“At least twice a week, the trainees were required to run the obstacle course. The obstacle course contained 25 obstacles including a 10-foot high wall, a 30-foot cargo net, and a barbed wire crawl to name a few.
But the most challenging obstacle was the slide for life. It had a three level 30 foot tower at one end and a one level tower at the other. In between was a 200-foot long rope. You had to climb the three tiered tower and once at the top, you grabbed the rope, swung underneath the rope and pulled yourself hand over hand until you got to the other end.
The record for the obstacle course had stood for years when my class began training in 1977. The record seemed unbeatable, until one day, a student decided to go down the slide for life—head first. Instead of swinging his body underneath the rope and inching his way down, he bravely mounted the TOP of the rope and thrust himself forward. It was a dangerous move—seemingly foolish, and fraught with risk. Failure could mean injury and being dropped from the training.
Without hesitation—the student slid down the rope—perilously fast, instead of several minutes, it only took him half that time and by the end of the course he had broken the record.” [RTBA – Likewise in business – taking risks will provide rewards.]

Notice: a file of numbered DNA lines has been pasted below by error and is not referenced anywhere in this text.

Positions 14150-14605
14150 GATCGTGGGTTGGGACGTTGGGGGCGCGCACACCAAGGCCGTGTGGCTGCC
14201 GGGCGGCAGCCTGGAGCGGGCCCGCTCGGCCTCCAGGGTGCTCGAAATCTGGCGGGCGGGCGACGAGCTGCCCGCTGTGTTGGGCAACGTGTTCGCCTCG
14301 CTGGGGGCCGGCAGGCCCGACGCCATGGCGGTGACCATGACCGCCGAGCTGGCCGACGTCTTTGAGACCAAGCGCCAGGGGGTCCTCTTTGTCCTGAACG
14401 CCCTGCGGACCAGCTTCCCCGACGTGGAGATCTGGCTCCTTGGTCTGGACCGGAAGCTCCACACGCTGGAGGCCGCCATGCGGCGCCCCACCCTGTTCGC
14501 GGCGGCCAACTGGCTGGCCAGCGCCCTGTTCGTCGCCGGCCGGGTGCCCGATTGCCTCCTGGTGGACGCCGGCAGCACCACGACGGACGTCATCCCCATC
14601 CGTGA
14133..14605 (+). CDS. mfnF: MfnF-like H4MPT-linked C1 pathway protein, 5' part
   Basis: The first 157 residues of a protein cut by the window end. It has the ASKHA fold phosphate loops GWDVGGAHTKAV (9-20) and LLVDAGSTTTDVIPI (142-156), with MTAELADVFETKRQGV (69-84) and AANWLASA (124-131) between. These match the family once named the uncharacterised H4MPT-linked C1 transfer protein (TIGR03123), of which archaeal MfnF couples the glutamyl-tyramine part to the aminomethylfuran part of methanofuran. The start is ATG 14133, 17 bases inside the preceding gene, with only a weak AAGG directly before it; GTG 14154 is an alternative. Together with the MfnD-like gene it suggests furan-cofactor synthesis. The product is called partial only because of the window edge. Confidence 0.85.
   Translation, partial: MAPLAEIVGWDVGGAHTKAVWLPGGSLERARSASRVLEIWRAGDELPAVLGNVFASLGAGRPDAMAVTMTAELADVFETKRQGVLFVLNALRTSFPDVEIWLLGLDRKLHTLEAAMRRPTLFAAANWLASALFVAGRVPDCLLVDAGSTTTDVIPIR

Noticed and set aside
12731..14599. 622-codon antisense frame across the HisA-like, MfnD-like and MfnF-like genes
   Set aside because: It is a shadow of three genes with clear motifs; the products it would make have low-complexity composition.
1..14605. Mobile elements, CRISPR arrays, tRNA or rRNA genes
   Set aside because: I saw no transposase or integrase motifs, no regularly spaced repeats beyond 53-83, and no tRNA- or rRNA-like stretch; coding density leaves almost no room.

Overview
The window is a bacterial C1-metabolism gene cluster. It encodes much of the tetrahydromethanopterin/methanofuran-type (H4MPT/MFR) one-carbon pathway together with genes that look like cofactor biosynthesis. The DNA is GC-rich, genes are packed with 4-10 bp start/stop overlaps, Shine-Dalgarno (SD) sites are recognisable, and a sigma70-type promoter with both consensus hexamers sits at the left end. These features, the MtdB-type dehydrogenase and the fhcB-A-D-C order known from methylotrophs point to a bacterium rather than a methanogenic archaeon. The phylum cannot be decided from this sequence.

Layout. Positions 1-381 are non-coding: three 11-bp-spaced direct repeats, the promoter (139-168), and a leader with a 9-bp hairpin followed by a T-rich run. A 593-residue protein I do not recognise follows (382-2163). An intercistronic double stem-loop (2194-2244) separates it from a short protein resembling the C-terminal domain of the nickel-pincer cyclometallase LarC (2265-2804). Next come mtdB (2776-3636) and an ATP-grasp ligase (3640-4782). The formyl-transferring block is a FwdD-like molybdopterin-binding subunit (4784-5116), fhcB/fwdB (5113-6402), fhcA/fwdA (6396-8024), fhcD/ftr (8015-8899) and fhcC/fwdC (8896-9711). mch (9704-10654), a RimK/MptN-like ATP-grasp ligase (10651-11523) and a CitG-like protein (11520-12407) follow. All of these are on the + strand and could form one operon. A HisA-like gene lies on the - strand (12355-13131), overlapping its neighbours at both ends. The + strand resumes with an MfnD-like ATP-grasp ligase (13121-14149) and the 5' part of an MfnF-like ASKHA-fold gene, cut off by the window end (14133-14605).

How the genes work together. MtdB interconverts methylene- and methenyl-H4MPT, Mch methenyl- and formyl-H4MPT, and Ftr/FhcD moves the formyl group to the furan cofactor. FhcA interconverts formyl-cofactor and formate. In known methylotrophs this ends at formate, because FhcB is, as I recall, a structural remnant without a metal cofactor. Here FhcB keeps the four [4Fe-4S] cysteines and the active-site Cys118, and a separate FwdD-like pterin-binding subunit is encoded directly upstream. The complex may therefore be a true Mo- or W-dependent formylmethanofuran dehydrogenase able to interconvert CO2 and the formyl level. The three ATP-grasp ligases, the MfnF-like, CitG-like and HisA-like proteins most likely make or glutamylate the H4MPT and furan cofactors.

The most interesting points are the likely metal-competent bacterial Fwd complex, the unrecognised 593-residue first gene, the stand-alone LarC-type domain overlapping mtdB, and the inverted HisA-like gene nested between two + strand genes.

#7. If you want to change the world, don’t back down from the sharks.
During the land warfare phase of training, the students are flown out to San Clemente Island which lies off the coast of San Diego. The waters off San Clemente are a breeding ground for the great white sharks. To pass SEAL training there are a series of long swims that must be completed. One—is the night swim. Before the swim the instructors joyfully brief the trainees on all the species of sharks that inhabit the waters off San Clemente.
They assure you, however, that no student has ever been eaten by a shark—at least not recently.
But, you are also taught that if a shark begins to circle your position—stand your ground. Do not swim away. Do not act afraid. And if the shark, hungry for a midnight snack, darts towards you—then summons up all your strength and punch him in the snout and he will turn and swim away.
There are a lot of sharks in the world. If you hope to complete the swim you will have to deal with them.” [RTBA - All your competitors are “sharks.”]
#8. If you want to change the world, you must be your very best in the darkest moment.
“As Navy SEALs one of our jobs is to conduct underwater attacks against enemy shipping. We practiced this technique extensively during basic training. The ship attack mission is where a pair of SEAL divers are dropped off outside an enemy harbor and then swim well over two miles—underwater—using nothing but a depth gauge and a compass to get to their target.